RR South Indian Restaurant: South Indian food anyone?
Not the most glamourous of restaurants, RR is tucked in amongst the suburb of Hamilton East which is a few minutes drive from the city centre. Red walls decorate the place but it has very little in the way of decoration and the owner has just taken over the other shop to keep up with demand of his customers as the first shop was getting a bit too tiny. Pictures of each dish are featured underneath the glass tabletops to give the customer an idea of what they will be getting.
What makes RR so special is that the Indian community of Hamilton come here so it must be good, its not uncommon to see a table filled with a mixture of Indians and New Zealanders mingling together and sharing a meal.
I will take some photos the next time I am visiting :-)
Favorite Dish: It would be very fair to say that each dish that I have tried is very good and very reasonably priced. The most expensive thing on the menu is the Tandoori Whole Snapper ( a steal at $17.00 NZD). Many of the main meals are around $11.00 upwards. I tend to start with the Onion Bhaji which consists of 4 deep fried onions which are cooked in a chickpea flour and served with chutney and sambar. Then I will share a main together with whoever I am eating with and share theirs with a nice plain naan ($1.50 for 4 generous sized pieces) and sometimes I may have a Mango Laasi ($3) The Dosa's I have been told by Indian friends is just like the ones they get back home and yes they are very good and range from $5-$7 and come with the usual condiments. RR is also suitable for Muslims and comes with both Vegetarian and Non Vegetarian meals.
Be prepared sometimes to wait a little bit for your table as it it fills up very quickly, one evening we shared a table with a father and his three kids out for one of their birthdays, we didnt mind but usually would have had our own table.
Channa flour (Besan/Chickpea) 1 cup
Rice flour 1/2 cup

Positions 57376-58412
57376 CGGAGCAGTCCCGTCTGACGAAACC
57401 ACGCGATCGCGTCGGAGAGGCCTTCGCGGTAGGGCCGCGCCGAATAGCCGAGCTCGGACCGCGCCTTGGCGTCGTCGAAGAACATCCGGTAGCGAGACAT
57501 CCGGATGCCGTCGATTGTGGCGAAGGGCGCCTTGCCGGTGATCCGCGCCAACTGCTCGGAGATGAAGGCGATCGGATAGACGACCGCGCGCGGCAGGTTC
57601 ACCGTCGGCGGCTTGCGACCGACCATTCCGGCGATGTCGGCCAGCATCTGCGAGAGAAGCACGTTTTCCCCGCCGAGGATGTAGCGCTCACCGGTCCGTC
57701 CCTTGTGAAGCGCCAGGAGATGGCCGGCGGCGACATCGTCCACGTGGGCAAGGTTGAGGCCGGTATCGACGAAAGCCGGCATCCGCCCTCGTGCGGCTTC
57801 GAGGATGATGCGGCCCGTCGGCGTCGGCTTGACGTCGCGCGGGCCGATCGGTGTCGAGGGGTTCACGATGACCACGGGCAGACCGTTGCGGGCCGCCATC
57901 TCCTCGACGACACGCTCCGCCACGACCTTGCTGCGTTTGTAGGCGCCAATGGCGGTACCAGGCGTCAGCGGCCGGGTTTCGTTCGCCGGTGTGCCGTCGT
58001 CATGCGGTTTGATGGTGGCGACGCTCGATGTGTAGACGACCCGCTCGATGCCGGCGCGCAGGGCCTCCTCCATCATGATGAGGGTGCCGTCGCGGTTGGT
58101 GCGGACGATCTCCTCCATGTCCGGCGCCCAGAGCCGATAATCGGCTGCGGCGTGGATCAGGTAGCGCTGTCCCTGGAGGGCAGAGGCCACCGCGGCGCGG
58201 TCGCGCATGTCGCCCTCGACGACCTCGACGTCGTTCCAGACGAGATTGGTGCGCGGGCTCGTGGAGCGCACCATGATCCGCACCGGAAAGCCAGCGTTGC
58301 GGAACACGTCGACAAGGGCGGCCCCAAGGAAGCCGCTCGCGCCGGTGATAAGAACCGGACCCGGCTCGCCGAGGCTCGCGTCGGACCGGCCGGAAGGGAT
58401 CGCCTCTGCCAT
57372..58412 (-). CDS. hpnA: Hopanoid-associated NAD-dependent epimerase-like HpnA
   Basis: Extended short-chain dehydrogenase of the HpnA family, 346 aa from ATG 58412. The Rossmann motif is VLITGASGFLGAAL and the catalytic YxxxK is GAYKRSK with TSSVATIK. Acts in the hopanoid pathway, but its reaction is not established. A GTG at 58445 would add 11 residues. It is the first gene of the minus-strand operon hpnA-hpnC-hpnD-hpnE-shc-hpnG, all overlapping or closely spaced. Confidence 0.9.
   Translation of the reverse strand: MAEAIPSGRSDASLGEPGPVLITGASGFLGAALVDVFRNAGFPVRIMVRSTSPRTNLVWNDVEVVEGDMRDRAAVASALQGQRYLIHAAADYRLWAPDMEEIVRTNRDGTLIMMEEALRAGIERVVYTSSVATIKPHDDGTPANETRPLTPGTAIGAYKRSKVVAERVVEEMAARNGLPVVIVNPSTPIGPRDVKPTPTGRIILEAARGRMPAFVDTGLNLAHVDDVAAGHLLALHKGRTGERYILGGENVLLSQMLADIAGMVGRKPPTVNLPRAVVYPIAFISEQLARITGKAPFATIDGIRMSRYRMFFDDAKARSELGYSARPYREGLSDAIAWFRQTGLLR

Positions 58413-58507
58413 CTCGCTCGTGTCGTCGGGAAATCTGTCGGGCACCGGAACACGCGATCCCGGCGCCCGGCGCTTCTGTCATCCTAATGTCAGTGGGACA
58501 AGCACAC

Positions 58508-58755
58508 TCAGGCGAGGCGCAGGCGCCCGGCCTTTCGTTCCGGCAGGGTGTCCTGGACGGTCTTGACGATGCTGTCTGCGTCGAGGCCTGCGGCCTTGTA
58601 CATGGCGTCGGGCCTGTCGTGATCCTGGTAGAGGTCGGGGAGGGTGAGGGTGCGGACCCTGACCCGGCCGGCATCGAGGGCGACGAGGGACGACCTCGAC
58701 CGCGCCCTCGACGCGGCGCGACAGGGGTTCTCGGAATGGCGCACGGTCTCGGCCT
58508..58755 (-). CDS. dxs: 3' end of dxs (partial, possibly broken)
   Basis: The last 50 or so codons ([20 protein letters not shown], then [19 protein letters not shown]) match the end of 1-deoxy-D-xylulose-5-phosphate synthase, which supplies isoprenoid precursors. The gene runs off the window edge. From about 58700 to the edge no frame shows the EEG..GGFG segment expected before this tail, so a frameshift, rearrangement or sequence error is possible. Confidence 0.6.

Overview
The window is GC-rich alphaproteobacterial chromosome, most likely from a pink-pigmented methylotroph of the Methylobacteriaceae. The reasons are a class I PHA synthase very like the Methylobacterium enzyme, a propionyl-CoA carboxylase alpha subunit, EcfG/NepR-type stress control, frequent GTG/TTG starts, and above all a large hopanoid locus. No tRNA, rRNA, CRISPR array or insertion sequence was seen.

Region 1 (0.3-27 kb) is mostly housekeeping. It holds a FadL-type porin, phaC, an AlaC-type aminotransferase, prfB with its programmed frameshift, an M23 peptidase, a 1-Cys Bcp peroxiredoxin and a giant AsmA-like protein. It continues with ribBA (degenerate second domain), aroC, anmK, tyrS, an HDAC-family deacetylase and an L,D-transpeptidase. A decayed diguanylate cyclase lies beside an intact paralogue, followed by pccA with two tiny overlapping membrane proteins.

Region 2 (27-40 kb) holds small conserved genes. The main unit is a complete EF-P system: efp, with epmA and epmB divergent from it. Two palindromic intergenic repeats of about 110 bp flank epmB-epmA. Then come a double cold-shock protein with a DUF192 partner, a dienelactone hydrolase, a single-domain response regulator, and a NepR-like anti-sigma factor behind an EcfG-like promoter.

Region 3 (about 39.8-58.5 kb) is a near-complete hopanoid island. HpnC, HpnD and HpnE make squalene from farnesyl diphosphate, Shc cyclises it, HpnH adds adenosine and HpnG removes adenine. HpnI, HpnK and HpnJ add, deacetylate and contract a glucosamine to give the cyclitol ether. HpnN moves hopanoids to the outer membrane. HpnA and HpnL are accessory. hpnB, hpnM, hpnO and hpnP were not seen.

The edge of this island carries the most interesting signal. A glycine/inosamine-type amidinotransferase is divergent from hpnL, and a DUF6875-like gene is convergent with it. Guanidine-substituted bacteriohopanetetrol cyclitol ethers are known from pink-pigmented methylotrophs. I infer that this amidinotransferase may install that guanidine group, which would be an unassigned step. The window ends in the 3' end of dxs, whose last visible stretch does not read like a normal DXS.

Chilli powder 1 t.spoon
Ghee (melted butter) 1 t.spoon
Hing a small pinch
Salt 3/4 t.spoon
Cooing Oil for frying
Vegetables - Cauliflour, Eggplant, Potato, Onions, Green bell
pepper washed and thinly sliced.
Make a batter with channa flour, rice flour, chilli powder, hing,
ghee, and little salt. Coat the vegetables in this batter, and
deep fry in oil.
Serve with some of those yummy Indian chutneys... Beautiful...:-pRelated to:
- Food and Dining
Master House Chinese Restaurant: Yum cha anyone?
Master House is the only Chinese restaurant that I believe does Yum Cha for its customers in the Hamilton city, there have been a few new Chinese restaurants opening up in the city but so far I have not seen Yum cha being mentioned on the menu.
Before I discuss this restaurant let me explain what Yum cha is for those who don't know. Yum cha is a selection of different dishes that are brought out to you and you choose whether you wish to have the dish or not. They can be a variety of different dishes such as dumplings, seafood, or even a plate of chicken wings. Usually they are bite size and you will get between 3 and 4 servings in one bamboo steamer or on a plate.
I like this restaurant as I enjoy trying out the different flavours of Chinese cuisine. To the west many people think Chinese is just Fried rice and Sweet and sour. In a sense this is true but it is often been made for the western palate. Real Chinese food can be more complex and the flavours are somewhat tastier and more herbs and spices and sauces are added. Traditionally a Cantonese way of eating Yum cha is the term "drinking tea" according to the Wikipedia website and while sipping on cups of tea, people can enjoy trying a variety